Polar Molecules

Polar Molecules - stronger attraction for electrons and...

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Polar Molecules Atoms vary in their attraction for electrons. The strength of this attraction is an atom's electronegativity . Two covalently-bonded atoms that differ in their electronegativity will not share electrons equally and the molecule will be polar . The atom that is more electronegative will exert a stronger attraction for the electrons and will therefore have a partial negative charge. The atom that is less electronegative will have a partial positive charge. In the drawing below, hydrogen shares one pair of electrons with chlorine by a single covalent bond. The electrons are not shared equally because chlorine is more electronegative; it has a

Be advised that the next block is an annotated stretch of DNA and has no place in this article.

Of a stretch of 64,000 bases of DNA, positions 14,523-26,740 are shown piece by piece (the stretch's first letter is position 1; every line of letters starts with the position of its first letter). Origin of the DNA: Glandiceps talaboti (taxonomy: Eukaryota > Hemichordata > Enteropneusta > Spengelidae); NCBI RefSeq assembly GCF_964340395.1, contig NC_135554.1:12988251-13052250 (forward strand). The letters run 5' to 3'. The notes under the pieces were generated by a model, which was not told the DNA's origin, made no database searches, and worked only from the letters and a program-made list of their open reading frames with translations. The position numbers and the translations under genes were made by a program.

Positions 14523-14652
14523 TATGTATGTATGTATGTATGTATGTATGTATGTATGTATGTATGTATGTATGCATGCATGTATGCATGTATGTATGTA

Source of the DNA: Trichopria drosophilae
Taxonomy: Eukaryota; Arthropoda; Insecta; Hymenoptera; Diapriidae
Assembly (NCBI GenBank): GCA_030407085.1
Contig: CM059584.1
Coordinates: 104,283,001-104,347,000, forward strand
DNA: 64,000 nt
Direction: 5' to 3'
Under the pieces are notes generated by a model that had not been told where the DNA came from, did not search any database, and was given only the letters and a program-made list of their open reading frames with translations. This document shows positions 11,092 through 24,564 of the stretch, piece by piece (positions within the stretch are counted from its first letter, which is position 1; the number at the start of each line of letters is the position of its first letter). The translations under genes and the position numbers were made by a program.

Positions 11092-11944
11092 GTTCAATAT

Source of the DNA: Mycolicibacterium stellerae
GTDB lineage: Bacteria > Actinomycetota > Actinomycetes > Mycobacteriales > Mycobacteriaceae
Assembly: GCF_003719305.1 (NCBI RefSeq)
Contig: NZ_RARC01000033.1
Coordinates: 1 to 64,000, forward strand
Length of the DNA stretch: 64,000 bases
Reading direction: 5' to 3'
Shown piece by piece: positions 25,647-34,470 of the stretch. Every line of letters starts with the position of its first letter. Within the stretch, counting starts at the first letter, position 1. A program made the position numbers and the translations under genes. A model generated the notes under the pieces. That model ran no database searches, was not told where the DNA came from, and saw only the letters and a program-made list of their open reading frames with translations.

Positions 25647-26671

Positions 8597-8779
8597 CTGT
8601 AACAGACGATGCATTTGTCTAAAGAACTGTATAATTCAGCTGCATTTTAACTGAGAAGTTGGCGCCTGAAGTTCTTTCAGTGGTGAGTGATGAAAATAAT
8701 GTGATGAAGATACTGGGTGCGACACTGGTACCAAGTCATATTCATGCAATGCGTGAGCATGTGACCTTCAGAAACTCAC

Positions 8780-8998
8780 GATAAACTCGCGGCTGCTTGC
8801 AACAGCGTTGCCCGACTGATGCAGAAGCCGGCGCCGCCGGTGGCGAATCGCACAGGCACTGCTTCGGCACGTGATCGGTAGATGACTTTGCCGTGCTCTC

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Unformatted text preview: stronger attraction for electrons and thus a partial negative charge. The hydrogen has a partial positive charge because it has less access to the shared electrons. The diagram below shows that water is composed of two hydrogen atoms bonded to an oxygen atom by two covalent bonds. Each hydrogen atom shares one pair of electrons with the oxygen atom. Oxygen is much more electronegative than hydrogen and the shared electrons spend more time closer to the oxygen part of the molecule than to the hydrogen part. Unequal sharing of electrons results in the oxygen having a partial negative charge and the hydrogen atoms having a partial positive charge....
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This note was uploaded on 11/10/2011 for the course CHEM ch 101 taught by Professor - during the Fall '10 term at Montgomery.

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Polar Molecules - stronger attraction for electrons and...

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